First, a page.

In Malawi, Parliament’s Legal Affairs Committee is in the process of drafting new impeachment procedures for a sitting president and his deputy. This follows a constitutional court ruling that principles of natural justice are not adequately addressed in the previous guidelines. Sources say the Committee would, in a few days, table the procedures for debate before Parliament. Observers are questioning the timing of the announcement, since they claim there is too much tension in the country at this time.
Atopele Muluzi is the chairman of Malawi’s Legal Affairs Committee. He says that ignoring the impeachment process runs contrary to the country’s constitution.
“The National Assembly in 2005 noticed that the constitution had provided for the process of impeachment to be included within the procedures of the National Assembly. Unfortunately, that was omitted. And that constitutional provision needed to be adhered to,” he said.
Muluzi said the President, Bingu wa Mutharika, challenged the impeachment process when it was introduced to remove him from office.
“When the procedures were finally drafted and presented to the National Assembly, the President had decided under presidential referral to refer the procedures to the constitutional court to determine whether the procedures were in conformity to the principles of natural justice. The constitutional court made its determination around November last year and made its recommendation that on the process of impeachment, a tribunal should be set up,” Muluzi noted.
He says the Committee is complying with the constitutional court’s ruling and would like to keep the powers of the President in check, since he believes too much power is currently held by the presidency.
“The presidency in Malawi has enormous powers. We are coming from thirty years of dictatorship. We are coming from ten years of democratic rule. We’ve never had impeachment procedures with the National Assembly. Parliament itself cannot question the conduct of the President, which is what we feel is quite unfair to the people of Malawi,” he said.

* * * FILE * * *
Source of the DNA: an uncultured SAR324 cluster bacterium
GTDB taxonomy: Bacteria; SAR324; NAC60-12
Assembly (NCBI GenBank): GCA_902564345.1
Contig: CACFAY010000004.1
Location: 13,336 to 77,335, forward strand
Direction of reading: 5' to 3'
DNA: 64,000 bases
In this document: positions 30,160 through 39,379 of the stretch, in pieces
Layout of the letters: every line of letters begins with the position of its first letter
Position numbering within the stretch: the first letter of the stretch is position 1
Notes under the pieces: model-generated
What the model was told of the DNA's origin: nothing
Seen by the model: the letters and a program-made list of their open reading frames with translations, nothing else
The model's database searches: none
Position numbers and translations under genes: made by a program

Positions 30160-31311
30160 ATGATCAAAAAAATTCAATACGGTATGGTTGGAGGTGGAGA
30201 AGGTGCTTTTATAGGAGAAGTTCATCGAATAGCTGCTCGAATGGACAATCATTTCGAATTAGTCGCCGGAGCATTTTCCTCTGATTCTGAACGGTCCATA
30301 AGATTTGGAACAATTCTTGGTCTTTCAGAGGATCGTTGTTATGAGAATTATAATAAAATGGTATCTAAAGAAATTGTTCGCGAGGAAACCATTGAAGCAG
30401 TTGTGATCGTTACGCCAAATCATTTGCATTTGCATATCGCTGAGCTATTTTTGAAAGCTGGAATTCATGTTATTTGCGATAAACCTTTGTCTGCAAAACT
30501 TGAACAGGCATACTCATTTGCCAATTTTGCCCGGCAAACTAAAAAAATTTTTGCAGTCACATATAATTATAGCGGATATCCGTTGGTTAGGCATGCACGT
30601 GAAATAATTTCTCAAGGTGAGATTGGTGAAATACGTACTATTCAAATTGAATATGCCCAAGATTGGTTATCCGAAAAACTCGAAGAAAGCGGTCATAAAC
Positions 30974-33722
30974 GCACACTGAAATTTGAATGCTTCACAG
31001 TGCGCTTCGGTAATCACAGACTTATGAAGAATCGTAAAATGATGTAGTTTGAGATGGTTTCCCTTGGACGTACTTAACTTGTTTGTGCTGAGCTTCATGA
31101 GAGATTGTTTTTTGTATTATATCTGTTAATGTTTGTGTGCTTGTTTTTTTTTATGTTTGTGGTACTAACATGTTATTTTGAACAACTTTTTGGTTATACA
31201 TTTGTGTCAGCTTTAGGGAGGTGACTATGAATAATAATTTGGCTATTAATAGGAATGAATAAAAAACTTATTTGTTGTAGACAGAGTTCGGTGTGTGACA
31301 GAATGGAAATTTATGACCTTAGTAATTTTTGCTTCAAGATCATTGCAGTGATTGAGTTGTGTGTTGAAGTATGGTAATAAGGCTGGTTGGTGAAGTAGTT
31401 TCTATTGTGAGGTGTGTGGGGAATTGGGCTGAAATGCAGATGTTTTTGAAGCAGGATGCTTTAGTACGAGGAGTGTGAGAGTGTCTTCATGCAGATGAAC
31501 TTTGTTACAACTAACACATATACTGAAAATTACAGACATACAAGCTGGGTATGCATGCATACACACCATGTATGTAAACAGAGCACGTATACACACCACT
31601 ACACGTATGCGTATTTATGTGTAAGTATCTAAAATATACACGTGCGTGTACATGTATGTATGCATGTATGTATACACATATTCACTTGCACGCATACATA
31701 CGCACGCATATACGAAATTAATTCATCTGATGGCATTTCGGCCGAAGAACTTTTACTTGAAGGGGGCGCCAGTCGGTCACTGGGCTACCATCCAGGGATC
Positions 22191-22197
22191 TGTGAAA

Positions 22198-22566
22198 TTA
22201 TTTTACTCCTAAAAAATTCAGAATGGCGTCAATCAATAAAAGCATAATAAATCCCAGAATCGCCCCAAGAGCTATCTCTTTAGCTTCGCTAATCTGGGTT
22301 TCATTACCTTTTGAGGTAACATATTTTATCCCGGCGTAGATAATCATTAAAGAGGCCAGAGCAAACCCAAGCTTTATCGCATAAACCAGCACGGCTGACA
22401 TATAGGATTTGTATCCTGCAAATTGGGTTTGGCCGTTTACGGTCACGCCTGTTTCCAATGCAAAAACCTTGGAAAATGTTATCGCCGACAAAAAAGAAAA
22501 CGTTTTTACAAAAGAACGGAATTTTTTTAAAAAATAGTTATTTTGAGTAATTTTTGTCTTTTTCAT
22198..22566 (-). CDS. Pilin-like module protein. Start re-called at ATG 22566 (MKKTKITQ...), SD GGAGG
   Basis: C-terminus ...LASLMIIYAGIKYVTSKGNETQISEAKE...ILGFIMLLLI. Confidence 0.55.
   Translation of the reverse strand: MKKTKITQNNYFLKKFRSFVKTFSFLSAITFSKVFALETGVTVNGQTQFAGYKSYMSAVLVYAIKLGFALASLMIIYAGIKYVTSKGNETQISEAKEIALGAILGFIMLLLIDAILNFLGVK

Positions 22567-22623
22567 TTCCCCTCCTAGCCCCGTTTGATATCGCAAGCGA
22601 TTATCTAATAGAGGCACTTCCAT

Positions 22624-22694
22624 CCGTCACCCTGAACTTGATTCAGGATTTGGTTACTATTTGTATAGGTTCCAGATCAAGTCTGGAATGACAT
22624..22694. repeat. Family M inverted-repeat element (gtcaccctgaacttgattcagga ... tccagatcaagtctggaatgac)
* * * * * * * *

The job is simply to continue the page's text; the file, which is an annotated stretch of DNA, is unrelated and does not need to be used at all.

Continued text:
Muluzi said parliament thought it wise to have the impeachment procedures in-situ as the constitution stipulates.
“The National Assembly thought that it was important to have these procedures…Recently, we’ve seen the arrest of political opponents of the President. We have seen the arrest of the sitting President on trumped up treason charges, and there is a worry that Malawi actually is slipping back to authoritarian rule. The National Assembly have remained firm and have said it is important that we continue in oversight to check on the abuses of power,” he said.
Muluzi said the Committee is sensitive to political tensions in the country.
“The Committee is very much aware of the political climate. The intention of putting the procedures in place is not necessarily to use it against the current President. The work of the Committee as mandated by the House is to re-look and bring to the National Assembly impeachment procedures of a sitting president and a sitting vice president,” Muluzi said.
He said the Committee is composed of members of all the political parties represented in Parliament.
“The Committee do not comprise members of the opposition only. There are members of government who had voted in favor of having these procedures put in place. And what is left is to consult with all the political players,” he said.